Between them, former Wales, Swindon Town and Reading full-back Paul Bodin and son Billy have shared almost 30 years at the County Ground. Paul served the club on two occasions as a player and he scored a penalty in the Play-Off final in 1993 that sent the Robins into the Premier League before assuming a coaching role and, at one stage, a caretaker manager role. Now, son Billy is looking to follow in his footsteps.

"I've been at Swindon since I was eight-years-old," explains Billy. "Before that I would go and watch my dad play and he's now been a coach at the club for about eight years. When I was younger I always wanted to play for the club and having been there since a young age it was always my aim to break into the first-team and do as well as I could."

There have been several occasions this season that will have given Billy good cause for thinking he had finally made a mark on the club in his own right. He enjoyed a run in the team at the beginning of the season and showed glimpses of promise, a smart brain coupled with a delightful touch. Yet it wasn't until he returned to the club after a successful spell at Torquay United, when he scored a spectacular goal that remains on his Sky+, that he felt he had truly arrived in his own right.

Against Crawley Town in February in a top-of-the-table clash, Bodin received the ball from a throw-in. He turned his defender with a neat dummy before unleashing a 25-yard half volley that rocketed into the net and doubled Swindon's advantage. The result saw them leapfrog Crawley in the table.

At full-time, a beaming Bodin was met by his proud dad in the players' tunnel.

"It's nice for him to come and watch me. He has been in the game so long he knows everything there is to know, but to score that night was great because he hadn't seen me play in previous games; it was a nice moment. I love it when he watches me because he used to be my manager when I was younger. Hopefully he can keep watching me, continuing with the Play-Offs this weekend."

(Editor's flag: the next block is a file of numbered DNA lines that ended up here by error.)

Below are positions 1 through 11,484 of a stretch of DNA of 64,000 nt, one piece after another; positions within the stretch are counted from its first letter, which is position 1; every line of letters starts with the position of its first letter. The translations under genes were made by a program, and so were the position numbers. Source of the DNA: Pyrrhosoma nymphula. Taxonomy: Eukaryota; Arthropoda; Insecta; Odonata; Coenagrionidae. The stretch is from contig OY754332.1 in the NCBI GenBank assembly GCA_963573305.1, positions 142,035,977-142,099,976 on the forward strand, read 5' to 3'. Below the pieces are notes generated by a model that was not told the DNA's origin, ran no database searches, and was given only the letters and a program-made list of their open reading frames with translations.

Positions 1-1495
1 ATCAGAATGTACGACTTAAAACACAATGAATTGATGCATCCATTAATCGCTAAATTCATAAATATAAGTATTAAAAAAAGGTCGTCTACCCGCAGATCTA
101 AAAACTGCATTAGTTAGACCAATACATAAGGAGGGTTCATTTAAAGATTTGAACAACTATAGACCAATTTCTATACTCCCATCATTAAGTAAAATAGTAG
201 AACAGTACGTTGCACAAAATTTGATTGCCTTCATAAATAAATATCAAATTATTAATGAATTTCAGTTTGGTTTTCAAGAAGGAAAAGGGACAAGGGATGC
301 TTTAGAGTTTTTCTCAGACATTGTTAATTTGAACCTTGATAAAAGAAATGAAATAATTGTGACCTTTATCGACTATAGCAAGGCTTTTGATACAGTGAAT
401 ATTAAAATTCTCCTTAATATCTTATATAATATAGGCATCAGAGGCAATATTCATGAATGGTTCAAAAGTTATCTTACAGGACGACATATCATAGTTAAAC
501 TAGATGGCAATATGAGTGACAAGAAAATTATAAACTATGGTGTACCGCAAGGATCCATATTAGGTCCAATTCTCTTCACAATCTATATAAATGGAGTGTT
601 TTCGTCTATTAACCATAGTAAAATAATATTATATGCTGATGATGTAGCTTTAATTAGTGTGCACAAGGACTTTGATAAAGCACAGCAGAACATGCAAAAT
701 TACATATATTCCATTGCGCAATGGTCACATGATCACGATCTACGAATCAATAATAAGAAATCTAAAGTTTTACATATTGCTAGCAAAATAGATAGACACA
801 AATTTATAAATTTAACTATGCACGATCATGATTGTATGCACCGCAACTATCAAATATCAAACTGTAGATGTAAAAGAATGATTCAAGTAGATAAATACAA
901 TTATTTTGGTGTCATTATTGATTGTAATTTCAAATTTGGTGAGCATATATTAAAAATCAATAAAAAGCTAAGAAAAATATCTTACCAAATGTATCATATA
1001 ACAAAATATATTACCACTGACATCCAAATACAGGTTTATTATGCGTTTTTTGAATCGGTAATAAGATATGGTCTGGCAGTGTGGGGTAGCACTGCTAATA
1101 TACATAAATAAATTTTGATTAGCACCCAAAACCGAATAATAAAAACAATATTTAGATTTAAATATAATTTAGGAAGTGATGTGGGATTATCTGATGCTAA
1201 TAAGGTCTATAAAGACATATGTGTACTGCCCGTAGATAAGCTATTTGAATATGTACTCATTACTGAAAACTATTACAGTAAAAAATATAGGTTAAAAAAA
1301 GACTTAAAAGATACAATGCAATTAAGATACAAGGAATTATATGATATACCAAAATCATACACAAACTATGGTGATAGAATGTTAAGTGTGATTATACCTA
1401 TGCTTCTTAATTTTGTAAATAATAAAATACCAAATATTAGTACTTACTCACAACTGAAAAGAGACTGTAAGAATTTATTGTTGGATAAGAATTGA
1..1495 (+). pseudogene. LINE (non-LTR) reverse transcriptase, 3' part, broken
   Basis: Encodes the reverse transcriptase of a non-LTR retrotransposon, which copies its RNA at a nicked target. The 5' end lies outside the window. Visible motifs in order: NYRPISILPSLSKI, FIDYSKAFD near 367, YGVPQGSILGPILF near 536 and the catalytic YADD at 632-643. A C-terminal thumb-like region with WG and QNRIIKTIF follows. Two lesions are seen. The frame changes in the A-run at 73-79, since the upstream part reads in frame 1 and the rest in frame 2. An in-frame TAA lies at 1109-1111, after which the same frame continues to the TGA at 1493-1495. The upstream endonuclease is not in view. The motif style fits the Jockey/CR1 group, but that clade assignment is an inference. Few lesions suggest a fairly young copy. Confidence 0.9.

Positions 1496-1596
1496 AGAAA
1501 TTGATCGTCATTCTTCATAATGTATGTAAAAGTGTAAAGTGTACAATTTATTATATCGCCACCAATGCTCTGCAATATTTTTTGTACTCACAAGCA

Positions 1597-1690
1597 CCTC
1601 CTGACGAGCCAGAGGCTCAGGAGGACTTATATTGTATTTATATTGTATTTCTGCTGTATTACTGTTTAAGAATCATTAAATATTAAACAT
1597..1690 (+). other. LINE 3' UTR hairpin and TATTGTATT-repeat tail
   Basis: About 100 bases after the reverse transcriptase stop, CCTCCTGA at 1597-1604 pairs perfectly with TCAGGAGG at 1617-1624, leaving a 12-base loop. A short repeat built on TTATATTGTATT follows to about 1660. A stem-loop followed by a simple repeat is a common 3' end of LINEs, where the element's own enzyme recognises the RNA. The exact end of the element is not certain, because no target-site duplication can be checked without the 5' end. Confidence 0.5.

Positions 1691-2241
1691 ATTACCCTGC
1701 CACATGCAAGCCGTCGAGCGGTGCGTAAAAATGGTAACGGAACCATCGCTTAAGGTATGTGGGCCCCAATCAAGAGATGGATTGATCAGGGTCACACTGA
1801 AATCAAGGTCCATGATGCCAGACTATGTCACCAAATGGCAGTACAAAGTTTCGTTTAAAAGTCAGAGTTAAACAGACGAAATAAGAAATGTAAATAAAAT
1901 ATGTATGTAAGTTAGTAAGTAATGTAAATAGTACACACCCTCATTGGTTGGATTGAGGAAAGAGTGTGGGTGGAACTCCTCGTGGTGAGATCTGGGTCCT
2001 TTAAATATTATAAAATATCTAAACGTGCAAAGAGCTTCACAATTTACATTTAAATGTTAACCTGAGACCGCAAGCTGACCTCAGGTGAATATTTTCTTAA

That Bodin has impressed in the sporting arena should come as no surprise. "My mum played basketball for Wales," he admits. His dad played for Wales, too of course, and while he admits the ability to play with the ball in his hands wasn't passed down from his mother - "I'm not the best at basketball!" - a passion for football existed from an early age.

"My mum and dad always said that from the age of two I was always wanting to kick a ball about. As soon as I could walk I had a ball at my feet. I was about five or six when I started going to games most weeks to watch dad play. I remember we went to watch him at Reading, that's when I remember thinking that he was playing at a good level."

Now a footballer in his own right, Billy is still reminded of his dad's achievements. "Whenever we go out for a meal people are always stopping him," he admits. "They always tell me what a player he was. I can only really remember him at the end of his career and he wasn't the quickest by then! I always have a bit of banter with him about that. But I know what a good player he was and how much the supporters love him.